There are diverging interests between Washington’s reliance on the Yemeni government for counterterrorism support and an international push for Saleh to leave amid calls for greater democracy across the region. But the fear of terrorism is not going away. The United States doesn’t know who is going to come to power next in Yemen and is trying to encourage the government currently in control to do as much as it can today.
Washington is working with the reality that exists now. This doesn’t mean that Washington is not pushing for Saleh’s exit, but the United States wants it to be as peaceful of a process as possible. Washington would like to see a managed process, with as little fallout as possible. If things go bad, they’re going to go really bad. The United States can’t push through a final deal, the Yemenis need to make compromises and find a process that keeps tensions calm.
The Yemeni government argues that a transition process needs to be lawful and legitimate—otherwise they say it would be a coup. No matter what you think about the Yemeni government, President Saleh is the legitimately elected leader. Simply throwing him out right now without any sort of plan for what would come next could make matters worse.
There needs be a way to move toward early elections. American policy has to be realistic and not always idealistic. Washington needs to find a way to help manage Yemen’s problem and contain the threat of terrorism.
U.S. policy has been inconsistent throughout the Arab Spring. When it comes to issues of terrorism, security, and AQAP in Yemen, Washington has tempered the immediate desire to see change and reform. Balancing these two objectives is not easy and because the stakes are so high in Yemen, it seems U.S. policymakers are not pushing for too much change too soon.
How effective are U.S. counterterrorism policies in Yemen? Does America’s reliance on drone attacks reduce the threat of terrorism?
Drone strikes aren’t the ultimate answer. When they work, they work really well and that creates greater pressure to use drones even more. The United States, however, can’t kill its way out of the problem and rely on a remote control to defeat terrorism. U.S. policies shouldn’t be all about counterterrorism.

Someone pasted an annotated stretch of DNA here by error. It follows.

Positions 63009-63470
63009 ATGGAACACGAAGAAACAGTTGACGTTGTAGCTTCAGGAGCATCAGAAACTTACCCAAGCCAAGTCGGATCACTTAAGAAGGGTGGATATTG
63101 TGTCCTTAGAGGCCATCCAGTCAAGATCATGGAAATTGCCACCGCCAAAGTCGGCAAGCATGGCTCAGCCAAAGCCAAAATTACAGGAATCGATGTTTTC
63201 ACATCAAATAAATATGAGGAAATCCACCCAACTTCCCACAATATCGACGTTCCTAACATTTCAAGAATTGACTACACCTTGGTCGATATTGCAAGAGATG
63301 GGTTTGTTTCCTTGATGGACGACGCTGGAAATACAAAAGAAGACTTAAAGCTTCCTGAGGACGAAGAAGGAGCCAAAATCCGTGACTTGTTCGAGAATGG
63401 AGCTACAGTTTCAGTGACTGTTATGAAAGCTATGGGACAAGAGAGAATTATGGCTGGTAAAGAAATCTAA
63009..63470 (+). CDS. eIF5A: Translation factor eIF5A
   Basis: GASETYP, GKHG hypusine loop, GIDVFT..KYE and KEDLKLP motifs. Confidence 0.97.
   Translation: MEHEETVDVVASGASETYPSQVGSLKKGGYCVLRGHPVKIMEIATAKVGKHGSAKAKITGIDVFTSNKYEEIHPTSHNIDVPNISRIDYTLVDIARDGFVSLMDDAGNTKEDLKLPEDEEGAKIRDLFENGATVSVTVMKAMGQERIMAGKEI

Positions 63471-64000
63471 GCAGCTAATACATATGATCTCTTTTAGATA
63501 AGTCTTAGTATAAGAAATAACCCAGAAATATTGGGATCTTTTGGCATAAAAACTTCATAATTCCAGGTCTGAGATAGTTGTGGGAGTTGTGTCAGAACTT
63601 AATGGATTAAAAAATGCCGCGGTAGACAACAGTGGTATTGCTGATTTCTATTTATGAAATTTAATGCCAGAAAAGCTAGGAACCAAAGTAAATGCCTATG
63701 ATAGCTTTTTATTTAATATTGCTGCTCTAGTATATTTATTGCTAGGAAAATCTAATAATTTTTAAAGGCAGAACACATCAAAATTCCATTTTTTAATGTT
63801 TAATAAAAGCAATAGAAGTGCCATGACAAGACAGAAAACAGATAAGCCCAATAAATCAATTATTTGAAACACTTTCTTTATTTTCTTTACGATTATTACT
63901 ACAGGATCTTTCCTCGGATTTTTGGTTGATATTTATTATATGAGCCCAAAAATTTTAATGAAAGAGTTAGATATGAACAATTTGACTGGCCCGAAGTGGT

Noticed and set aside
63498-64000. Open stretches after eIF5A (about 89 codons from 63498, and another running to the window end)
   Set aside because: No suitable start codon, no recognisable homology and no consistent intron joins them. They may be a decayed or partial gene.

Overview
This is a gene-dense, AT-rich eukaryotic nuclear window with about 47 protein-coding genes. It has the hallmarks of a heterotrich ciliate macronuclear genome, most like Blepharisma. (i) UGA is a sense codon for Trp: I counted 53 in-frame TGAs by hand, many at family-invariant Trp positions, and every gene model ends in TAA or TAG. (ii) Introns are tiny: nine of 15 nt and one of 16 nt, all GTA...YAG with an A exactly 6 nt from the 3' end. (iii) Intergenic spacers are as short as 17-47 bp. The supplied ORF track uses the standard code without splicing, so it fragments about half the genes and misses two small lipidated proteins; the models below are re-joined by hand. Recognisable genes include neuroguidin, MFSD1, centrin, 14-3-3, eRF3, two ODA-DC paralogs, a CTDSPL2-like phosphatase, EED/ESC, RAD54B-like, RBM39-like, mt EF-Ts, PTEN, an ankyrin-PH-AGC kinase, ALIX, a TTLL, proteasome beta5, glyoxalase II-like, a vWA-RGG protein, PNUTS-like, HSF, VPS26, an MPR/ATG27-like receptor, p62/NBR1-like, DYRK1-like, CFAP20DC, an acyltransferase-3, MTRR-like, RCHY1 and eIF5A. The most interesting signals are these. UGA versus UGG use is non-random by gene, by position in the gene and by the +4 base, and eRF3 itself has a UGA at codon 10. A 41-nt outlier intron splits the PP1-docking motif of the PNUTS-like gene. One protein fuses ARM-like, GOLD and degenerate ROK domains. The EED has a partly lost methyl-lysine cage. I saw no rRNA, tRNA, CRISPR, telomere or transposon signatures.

There’s also an important legal question in the United States about how military assistance can be used against protestors or to prop up illegitimate leaders that needs to be debated and answered. There is a growing narrative within Yemen that its military units that have received U.S. counterterrorism training are the same ones involved in violence against the protesters. In essence, some people think the United States is complicit in the violence against the protest movement. The United States should be concerned about this and make sure that this is not the case.
And there are other ways to improve security in Yemen. The United States can support the rule of law, improve court systems, and enhance police work. Americans don’t want to pay for these activities as much, but they will do more to reduce violence in Yemen than drone strikes.
The three biggest things that the United States can do to help Yemen and reduce the threat of terrorism are increasing access to water for all Yemenis, helping fight corruption, and supporting land reform. None of these are sexy counterterrorism raids that grab headlines, but all of them will improve America’s relationship with Yemen—not just the government, but the people.
The United States needs to shift from having a relationship with the government of Yemen to having a relationship with all Yemenis. This is even more evident as no one knows what or who will come next in Yemen. Right now, there is an impression among Yemenis that the government uses the AQAP bogeyman to get American support and the United States is subsequently seen as helping to prolong repressive rule. This is not in Washington’s interest.
The United States treats Yemen as a failed state, but it’s not yet a failed state. Without a doubt, there is a pressing terrorism concern coming out of Yemen and force must be used to stop present threats. No one would argue with this. But terrorism is not going to ruin Yemen—unemployment, corruption, preventable childhood illnesses, and a lack of water are the problems that will push Yemen over the brink.
There needs to be a better balance in U.S. support and more attention paid to prevent terrorism before it gets worse. It’s shortsighted to only rely on counterterrorism efforts and more work needs to be done to ensure that the ungoverned spaces in Yemen don’t get any bigger.